first_img December 1, 2003 Regular News Want to serve on a Bar committee? The annual committee preference form for Bar members seeking appointments for the presidential term of President-elect Kelly Overstreet Johnson are now available on The Florida Bar’s Web site.The forms are posted at www.flabar.org. If you do not have access to a computer, you may call (850) 561-5600, ext. 6802, and request a form be mailed or faxed to you.To apply to serve on a committee, members will have to fill out the committee preference form and submit it online, eliminating the need to mail or fax in the completed form. It will be presented in the same format as usual and should only take a minute or two to complete and submit.There are roughly 500 appointments to be made, and typically 5,000 Bar members apply. Johnson said since the number of requests for appointments always exceeds the number of positions available, she will work to appoint people who have not previously had an opportunity to serve on Bar committees and will consider several factors, including previous history of service to the Bar and voluntary bar organizations.If you are currently serving on a standing committee, check the September 2003 directory issue of The Florida Bar Journal at pages 640 – 656 to determine when your term expires. If your term expires in 2004, you must complete a new form to be considered for reappointment. If you are not currently on a standing committee and wish to be appointed, complete the form and return it prior to January 16, 2004. If you are serving on a substantive law committee and wish to continue to do so, you also must complete and return this form by January 16, 2004, to retain membership on that committee. Want to serve on a Bar committee?last_img read more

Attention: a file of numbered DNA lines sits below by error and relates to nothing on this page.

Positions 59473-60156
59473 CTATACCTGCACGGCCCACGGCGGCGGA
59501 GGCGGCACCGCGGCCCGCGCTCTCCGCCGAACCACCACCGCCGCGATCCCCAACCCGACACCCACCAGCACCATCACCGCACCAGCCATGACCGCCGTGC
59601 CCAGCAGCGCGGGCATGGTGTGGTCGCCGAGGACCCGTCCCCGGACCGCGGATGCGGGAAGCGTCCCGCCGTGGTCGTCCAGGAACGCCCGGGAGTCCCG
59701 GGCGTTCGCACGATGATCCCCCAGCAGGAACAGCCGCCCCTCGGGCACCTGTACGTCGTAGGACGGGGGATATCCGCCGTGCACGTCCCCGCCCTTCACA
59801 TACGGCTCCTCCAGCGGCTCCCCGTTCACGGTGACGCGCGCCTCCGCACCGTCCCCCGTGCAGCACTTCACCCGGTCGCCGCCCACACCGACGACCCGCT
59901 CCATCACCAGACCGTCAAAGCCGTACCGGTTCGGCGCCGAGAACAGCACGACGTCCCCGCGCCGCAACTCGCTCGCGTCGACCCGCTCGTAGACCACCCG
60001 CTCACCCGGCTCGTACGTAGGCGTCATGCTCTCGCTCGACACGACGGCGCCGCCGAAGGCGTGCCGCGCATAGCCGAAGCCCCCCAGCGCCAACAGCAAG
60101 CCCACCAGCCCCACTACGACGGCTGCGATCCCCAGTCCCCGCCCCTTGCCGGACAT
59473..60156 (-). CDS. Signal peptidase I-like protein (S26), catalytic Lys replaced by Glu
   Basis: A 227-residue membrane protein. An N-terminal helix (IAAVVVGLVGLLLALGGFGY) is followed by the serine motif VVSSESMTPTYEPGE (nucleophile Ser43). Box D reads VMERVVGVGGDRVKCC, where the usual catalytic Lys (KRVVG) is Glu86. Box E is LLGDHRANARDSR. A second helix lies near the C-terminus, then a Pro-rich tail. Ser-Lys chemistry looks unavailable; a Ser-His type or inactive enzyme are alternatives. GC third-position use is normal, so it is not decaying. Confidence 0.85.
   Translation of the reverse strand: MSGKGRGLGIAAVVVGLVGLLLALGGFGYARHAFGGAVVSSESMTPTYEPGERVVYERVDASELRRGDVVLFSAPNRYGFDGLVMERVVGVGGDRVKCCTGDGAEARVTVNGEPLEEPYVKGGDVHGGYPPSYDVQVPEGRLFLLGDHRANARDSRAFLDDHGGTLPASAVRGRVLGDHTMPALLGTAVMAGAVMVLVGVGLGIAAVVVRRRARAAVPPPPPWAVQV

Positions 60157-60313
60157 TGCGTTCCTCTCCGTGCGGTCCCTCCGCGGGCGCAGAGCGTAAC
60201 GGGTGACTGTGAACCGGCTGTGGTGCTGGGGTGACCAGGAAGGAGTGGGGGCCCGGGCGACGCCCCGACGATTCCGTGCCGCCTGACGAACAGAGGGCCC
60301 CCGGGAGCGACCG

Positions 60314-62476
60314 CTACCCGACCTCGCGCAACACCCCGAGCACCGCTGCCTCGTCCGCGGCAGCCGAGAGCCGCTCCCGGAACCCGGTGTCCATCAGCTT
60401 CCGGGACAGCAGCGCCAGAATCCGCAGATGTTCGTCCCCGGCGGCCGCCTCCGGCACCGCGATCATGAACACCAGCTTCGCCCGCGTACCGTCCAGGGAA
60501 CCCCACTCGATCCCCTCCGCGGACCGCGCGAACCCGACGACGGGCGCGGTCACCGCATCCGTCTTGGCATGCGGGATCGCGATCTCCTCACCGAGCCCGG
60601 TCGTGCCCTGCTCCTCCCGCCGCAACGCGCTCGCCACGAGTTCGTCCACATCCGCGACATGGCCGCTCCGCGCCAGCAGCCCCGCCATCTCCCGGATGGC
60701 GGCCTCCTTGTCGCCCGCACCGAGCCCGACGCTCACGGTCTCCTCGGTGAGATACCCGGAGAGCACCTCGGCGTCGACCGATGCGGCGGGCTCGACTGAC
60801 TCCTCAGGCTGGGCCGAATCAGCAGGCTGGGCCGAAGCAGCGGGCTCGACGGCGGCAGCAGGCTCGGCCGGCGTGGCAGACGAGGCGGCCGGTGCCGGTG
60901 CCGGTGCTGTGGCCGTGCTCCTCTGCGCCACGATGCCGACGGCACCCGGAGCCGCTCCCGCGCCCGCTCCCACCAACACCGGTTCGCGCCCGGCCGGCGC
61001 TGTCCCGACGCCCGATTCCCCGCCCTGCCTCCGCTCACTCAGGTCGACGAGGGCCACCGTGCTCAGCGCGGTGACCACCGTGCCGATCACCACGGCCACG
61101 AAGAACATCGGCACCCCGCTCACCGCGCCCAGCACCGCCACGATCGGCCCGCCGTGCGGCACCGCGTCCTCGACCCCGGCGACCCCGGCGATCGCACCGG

Keep the dialogue with NCUA moving forward